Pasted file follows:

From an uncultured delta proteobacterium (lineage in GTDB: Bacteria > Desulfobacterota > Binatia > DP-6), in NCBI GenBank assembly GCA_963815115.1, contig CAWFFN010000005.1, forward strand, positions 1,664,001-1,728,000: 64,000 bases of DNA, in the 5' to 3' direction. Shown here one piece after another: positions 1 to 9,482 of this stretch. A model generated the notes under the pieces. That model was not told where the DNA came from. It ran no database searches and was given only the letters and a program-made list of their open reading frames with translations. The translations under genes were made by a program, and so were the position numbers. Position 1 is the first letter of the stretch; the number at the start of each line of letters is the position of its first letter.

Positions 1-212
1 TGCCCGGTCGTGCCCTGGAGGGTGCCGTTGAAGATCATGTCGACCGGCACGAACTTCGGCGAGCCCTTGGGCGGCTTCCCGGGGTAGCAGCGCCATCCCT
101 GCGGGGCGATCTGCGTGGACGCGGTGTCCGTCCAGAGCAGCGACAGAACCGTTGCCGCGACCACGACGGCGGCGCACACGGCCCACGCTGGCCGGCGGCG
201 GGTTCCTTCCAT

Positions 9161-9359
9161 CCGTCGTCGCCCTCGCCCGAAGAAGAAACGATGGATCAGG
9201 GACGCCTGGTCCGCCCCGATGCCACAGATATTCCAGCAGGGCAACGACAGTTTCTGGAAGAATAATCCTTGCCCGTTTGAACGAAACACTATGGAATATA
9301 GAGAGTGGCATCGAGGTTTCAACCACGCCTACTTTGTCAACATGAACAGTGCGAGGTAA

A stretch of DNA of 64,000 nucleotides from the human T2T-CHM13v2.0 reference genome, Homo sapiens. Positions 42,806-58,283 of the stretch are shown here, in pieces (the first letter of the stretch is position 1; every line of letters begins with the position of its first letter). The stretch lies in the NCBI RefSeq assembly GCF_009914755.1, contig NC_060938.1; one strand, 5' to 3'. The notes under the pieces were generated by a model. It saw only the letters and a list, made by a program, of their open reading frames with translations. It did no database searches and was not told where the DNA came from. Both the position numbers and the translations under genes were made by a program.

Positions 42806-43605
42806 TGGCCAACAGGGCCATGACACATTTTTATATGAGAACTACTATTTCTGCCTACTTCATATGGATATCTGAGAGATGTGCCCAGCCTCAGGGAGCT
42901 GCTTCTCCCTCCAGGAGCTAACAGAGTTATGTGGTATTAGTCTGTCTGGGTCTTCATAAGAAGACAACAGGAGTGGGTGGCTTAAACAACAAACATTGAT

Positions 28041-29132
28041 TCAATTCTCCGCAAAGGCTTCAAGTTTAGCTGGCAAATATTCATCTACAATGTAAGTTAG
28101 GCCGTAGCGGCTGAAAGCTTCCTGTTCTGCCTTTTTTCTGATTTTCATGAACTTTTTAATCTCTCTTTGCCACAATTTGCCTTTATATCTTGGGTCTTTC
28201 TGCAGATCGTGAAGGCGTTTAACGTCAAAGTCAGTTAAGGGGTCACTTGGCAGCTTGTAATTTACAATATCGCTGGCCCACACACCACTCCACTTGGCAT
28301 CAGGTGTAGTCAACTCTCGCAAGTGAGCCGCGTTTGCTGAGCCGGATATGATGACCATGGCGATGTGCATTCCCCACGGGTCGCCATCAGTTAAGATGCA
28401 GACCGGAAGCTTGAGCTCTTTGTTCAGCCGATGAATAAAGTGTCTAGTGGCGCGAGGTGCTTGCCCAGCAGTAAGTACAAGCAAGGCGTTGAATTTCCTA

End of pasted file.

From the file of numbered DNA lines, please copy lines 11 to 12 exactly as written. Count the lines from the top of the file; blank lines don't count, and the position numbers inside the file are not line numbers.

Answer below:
Positions 42806-43605
42806 TGGCCAACAGGGCCATGACACATTTTTATATGAGAACTACTATTTCTGCCTACTTCATATGGATATCTGAGAGATGTGCCCAGCCTCAGGGAGCT